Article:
The short-beaked common dolphin was once the most common dolphin species in the Mediterranean. Until recently, this dolphin species thrived in abundant numbers from the Straits of Gibraltar to Greece and Turkey. Sadly, this lovely creature is now seriously endangered, and the small population is seen in only a few parts of his former range. Visitors to southern Spain and the Greek island of Kalamos are likely to see schools of them not far from shore.
Short-Beaked Common Dolphin
The short-beaked common dolphin -- usually shortened to common dolphin, or Delphinus delphis, as he's known scientifically -- averages nine feet in length and weighs some 440 pounds. Common dolphins in he Mediterranean may be somewhat smaller than their Atlantic and Pacific cousins due to a reduction in available food -- one of the reasons he's listed as endangered by the International Union for the Conservation of Nature. Usually this dolphin thrives as long as he has warm water and plenty to eat. Typically, he doesn't like to stray far from home, unless he's forced to by cold water or lack of food. Even then he returns to his home range as soon as possible.
Distribution in the Mediterranean
The common dolphin's range in the Mediterranean stretches from Gibraltar, where the Med meets the Atlantic, to the shores of Lebanon at the eastern end of the region. They also appear along the North African coast from Morocco to Egypt. However, the IUCN reports there are only two locations where you can see substantial populations: the Alboran Sea off Spain's Costa del Sol and Costa Blanca, which form the main part of Andalucia's coastline, and around the Ionian island of Kalamos in Greece. The common dolphins found in the Alboran Sea show some signs of sharing genetics with the Atlantic common dolphins, but researchers use the differences between Alboran and Atlantic dolphins as the basis of the claim for a Mediterranean subspecies.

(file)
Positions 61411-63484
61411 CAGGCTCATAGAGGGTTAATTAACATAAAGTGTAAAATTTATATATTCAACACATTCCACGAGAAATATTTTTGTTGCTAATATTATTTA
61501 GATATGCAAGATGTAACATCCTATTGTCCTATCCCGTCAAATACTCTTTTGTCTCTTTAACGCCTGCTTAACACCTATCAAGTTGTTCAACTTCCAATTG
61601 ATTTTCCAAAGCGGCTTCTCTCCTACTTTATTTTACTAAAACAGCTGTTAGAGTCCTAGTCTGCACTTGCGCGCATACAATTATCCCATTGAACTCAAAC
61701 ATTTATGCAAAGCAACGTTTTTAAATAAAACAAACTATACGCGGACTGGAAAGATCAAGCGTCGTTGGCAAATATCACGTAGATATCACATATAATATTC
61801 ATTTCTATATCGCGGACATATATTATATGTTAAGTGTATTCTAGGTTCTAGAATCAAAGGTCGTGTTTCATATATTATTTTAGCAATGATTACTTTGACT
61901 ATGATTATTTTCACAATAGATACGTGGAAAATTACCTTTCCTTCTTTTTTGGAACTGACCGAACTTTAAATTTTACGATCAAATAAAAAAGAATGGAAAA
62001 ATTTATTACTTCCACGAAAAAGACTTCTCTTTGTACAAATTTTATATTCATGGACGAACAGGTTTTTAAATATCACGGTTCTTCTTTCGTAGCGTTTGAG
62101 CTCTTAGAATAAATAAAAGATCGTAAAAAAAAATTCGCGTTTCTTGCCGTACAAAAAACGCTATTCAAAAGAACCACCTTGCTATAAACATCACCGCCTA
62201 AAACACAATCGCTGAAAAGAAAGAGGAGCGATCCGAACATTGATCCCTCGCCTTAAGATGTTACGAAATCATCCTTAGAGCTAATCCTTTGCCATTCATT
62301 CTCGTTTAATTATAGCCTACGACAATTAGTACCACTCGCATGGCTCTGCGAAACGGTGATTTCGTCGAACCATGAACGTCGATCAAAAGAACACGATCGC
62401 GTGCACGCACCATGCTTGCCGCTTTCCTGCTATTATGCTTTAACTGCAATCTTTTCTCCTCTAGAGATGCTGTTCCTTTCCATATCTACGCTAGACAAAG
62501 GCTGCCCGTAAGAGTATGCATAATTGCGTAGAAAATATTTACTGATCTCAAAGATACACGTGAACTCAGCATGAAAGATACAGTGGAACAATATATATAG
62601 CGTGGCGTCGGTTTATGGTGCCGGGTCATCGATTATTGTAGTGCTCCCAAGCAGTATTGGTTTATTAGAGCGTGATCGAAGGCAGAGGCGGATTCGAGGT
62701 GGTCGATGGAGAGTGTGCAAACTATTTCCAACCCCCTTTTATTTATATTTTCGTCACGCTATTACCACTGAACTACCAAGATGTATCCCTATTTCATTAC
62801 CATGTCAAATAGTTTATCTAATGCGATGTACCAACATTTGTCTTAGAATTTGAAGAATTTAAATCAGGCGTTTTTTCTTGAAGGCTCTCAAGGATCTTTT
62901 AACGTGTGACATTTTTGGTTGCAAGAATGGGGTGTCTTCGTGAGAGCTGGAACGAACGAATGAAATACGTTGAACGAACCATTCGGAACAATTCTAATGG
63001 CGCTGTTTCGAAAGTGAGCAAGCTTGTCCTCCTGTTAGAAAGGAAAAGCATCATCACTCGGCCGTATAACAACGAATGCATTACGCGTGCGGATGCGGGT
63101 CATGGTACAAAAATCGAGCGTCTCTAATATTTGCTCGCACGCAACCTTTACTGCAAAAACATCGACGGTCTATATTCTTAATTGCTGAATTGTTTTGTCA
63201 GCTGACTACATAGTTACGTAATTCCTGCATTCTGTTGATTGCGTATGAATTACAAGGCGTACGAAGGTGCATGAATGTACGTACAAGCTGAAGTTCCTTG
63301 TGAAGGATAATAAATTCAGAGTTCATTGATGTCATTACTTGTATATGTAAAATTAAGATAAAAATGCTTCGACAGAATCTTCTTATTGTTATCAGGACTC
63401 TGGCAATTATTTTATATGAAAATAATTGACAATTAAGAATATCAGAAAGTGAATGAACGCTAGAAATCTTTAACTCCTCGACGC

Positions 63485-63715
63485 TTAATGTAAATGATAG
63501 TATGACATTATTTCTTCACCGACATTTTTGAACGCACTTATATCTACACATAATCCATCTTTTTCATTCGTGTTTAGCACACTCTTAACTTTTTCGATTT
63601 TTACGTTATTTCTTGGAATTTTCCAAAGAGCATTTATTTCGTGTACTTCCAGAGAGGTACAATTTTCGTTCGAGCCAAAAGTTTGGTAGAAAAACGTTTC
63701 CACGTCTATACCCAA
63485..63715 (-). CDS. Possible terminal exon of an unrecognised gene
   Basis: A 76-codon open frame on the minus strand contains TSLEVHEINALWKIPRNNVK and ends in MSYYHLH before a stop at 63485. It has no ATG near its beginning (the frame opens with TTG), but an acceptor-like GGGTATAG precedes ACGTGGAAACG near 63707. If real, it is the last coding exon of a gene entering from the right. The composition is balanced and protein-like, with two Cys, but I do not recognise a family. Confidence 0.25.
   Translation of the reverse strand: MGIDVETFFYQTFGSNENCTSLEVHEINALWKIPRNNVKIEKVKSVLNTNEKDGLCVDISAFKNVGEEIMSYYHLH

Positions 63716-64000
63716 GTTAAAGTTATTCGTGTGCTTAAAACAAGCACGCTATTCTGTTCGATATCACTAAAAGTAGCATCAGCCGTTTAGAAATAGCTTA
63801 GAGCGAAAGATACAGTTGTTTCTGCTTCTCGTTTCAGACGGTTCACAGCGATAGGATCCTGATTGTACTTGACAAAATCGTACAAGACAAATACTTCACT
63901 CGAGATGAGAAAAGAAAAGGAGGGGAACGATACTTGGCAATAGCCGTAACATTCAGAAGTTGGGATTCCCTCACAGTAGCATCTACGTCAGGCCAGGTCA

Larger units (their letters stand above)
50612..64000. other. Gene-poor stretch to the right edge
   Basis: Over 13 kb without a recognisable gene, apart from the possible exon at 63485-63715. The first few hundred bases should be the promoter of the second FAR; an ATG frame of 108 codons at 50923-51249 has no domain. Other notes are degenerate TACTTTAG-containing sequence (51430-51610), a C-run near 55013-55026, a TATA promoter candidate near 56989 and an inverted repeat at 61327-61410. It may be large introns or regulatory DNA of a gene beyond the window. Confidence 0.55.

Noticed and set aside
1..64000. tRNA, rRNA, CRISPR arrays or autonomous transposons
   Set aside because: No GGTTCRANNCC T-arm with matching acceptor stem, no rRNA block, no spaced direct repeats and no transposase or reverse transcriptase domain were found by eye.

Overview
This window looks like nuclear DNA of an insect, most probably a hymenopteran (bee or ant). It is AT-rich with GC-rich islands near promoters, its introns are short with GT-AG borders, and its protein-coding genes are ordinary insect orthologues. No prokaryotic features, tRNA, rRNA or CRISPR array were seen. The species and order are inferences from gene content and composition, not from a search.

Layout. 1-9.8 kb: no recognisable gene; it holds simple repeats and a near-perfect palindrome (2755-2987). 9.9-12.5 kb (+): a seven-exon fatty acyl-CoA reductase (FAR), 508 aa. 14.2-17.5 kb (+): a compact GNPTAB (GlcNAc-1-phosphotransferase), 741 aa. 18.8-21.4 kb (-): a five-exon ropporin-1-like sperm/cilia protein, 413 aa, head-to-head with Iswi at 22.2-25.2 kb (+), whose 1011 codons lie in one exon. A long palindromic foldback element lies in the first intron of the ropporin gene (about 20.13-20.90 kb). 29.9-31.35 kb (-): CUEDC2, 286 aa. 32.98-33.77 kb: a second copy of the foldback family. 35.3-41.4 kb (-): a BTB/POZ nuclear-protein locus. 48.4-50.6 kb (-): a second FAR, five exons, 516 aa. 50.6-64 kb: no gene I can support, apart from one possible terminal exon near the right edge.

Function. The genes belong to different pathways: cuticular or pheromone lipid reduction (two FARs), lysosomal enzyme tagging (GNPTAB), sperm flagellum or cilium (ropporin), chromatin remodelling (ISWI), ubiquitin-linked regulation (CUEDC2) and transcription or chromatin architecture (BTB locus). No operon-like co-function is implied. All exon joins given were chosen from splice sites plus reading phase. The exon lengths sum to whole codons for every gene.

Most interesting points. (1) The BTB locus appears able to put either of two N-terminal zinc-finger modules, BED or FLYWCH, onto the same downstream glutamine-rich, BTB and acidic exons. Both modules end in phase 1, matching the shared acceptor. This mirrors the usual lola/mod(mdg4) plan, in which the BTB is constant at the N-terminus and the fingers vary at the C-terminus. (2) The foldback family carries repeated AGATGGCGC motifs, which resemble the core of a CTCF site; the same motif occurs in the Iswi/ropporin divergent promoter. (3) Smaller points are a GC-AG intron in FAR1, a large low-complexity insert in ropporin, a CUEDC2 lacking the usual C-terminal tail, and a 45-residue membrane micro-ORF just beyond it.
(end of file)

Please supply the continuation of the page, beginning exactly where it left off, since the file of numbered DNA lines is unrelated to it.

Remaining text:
Typically this dolphin likes to live in schools of 50 to 70, but the IUCN says it's more usual now to see schools as small as 15 and certainly no larger than 40. They have an ordered hierarchy, according to Dolphin World, and a school usually subdivides into smaller groups based on age and possibly other factors. They are energetic and playful, and love to breach the water, somersault and even tease each other.
The IUCN suggests that human impact and climate change have affected the Mediterranean's biodiversity, and these are the source of the common dolphin's decline. Drift net fishing in the Alboran Sea used to kill several hundred dolphins annually until this type of fishing was stopped in 1999; the IUCN suspects the same fishing problem exists in other parts of the Mediterranean. The IUCN also reports that Mediterranean dolphins have higher levels of PCB chemicals compared to common dolphins elsewhere -- skin biopsies revealed that these have affected the dolphins' endocrine system. Added to these issues, striped and bottlenose dolphins are on the rise in the Mediterranean, and that competition for habitat may threaten the common dolphins' environment by forcing him to move elsewhere.
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